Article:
2002-06-08 / Front Page

Williams Leads Charge In Public Housing Battle

By Gary G. Toms

Williams Leads Charge In
Public Housing Battle
By Gary G. Toms

Ed Williams, President of Everywhere and Now Public Housing Residents Organizing Nationally Together (ENPHRONT), a national watchdog organization that addresses issues of public housing and its residents, has been traveling across the country during the last several months. Williams is trying to inform the public about recent developments in Washington with regard to public housing, which he feels will have a major impact on those struggling to survive in low-income areas.

"All of us should remember Newt Gingrich and the 104th Congress’ "Contract With America." From that radical agenda, we have Welfare Reform, Immigration Reform, and Public Housing Reform. The 1998 Public Housing Reform Act, which was authored by then Congressman Rick Lazio, became law on October 1, 1998," said Williams.

Williams makes this point to illustrate the fact that the "Contract With America" is in full effect, and he has been waging a battle to save public housing and the rights of those living in them.

"When I made presentations about the pending reforms, people said that I didn’t know what I was talking about. Then, on May 22, 2002, the New York City Housing Authority sponsored over 20 buses to transport public housing residents from all five boroughs to Washington. They went to ask the New York City Congressional Delegation for a no vote on all of the proposed housing bills, which many believe, myself included, will have a devastating impact on the future of public housing and the 200,000 families waiting for conventional housing, and another 250,000 waiting for Section 8. I won’t gloat by saying, "I told you so." However, I will note that I am very proud of the leaders and residents who boarded the buses and made the trip to Washington. We all should applaud and thank the New York City Housing Authority for providing the resources that allowed us to do that," he continued.

According to Williams, Washington is looking at a proposed cut of $417 million in the Capital Fund, which will have serious consequences for three million residents within the public housing system. He also points out that the cuts will make it more difficult for NYCHA to provide decent, safe and sanitary housing for New York City residents.

ENPHRONT recently testified at a number of hearings of the U.S. House of Representatives Committee on Financial Services Subcommittee on Housing and Community Opportunity; opposing H.R. 3995 (the Housing Affordability For America Act of 2002). In April, ENPHRONT was one of the panelists at the Conference on Temporary Assistance for Needy Families (TANF) Reauthorization and Housing Policy, sponsored jointly by the Center on Budget and Policy Priorities and the Brookings Institute.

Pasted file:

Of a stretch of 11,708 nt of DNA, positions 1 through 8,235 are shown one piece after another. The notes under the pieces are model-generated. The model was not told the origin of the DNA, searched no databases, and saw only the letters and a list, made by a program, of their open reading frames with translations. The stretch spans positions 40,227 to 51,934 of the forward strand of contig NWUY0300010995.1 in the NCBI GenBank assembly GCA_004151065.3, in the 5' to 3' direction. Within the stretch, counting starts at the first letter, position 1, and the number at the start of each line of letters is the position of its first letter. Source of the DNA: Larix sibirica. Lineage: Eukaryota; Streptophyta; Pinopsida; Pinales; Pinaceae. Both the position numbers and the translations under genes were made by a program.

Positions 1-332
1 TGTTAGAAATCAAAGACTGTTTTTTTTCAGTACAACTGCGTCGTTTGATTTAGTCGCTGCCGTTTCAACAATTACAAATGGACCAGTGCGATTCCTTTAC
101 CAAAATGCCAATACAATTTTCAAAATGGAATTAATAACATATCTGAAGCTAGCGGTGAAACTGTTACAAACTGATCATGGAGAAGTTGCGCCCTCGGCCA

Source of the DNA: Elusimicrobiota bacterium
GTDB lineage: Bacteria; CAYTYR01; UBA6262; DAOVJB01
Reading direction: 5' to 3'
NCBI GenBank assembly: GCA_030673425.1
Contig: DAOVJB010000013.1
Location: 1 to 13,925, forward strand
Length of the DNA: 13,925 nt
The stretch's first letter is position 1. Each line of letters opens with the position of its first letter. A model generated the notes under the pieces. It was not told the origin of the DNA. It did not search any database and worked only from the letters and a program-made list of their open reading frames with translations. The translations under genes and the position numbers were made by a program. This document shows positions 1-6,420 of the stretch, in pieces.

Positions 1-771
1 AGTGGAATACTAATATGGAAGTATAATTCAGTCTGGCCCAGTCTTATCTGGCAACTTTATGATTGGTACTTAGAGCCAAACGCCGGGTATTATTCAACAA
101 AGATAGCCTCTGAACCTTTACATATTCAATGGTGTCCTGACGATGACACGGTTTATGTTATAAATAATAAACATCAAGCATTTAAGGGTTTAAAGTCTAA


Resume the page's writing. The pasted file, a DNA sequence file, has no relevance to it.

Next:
One of the major topics discussed at the hearings involved a bill known as "The Superwaiver." The bill, part of the TANF reauthorization bill H.R. 4700, which was introduced by the House leadership on May 15, 2002, contained a proposal to grant sweeping authority to the Executive Branch to waive, at a governor’s request, most of the provisions of authorization and appropriations law related to a range of low-income and other domestic programs. In transferring such authority to the Executive Branch, the superwaiver provision would allow any Administration, in conjunction with one or more governors, to make unilateral policy decisions that Congress may or may not decline.

"Although the Superwaiver has been modified several times, the changes address only a few of the fundamental concerns outlined in the proposal," said Williams.

Some of the other proposals in the Superwaiver include the following:

*It would allow states and local public housing authorities to waive various protections in federal law for low-income, elderly, and disabled families living in public housing developments, and enable governors to seek more control over public housing resources.

*It would impose time limits on residents in public housing, a step Congress has declined not to take because it could result in an increase in homelessness, causing significant harm to poor children.

*It would be used to override federal rules that residents pay 30 percent of income for rent and to raise rents to higher levels.

"These are just a few of many devastating proposed changes in laws that are aimed at eliminating the oldest affordable housing program for poor people in this country. Now is the time for all public housing communities to connect, stay informed, and register to vote. NYCHA is demonstrating their support for its residents by continuing to work with us. I urge you to continue to support your local Congressmember, and provide him with the tools to fight for you in this battle. I will close with ENPHRONT’s rallying cry: Early to bed, early to rise, work like hell and organize!" said Williams

If you would like more information on ENPHRONT, or the proposed changes slated for public housing, you can contact Ed Williams at his Washington office, (202) 339-9306, or at (917) 577-1368.

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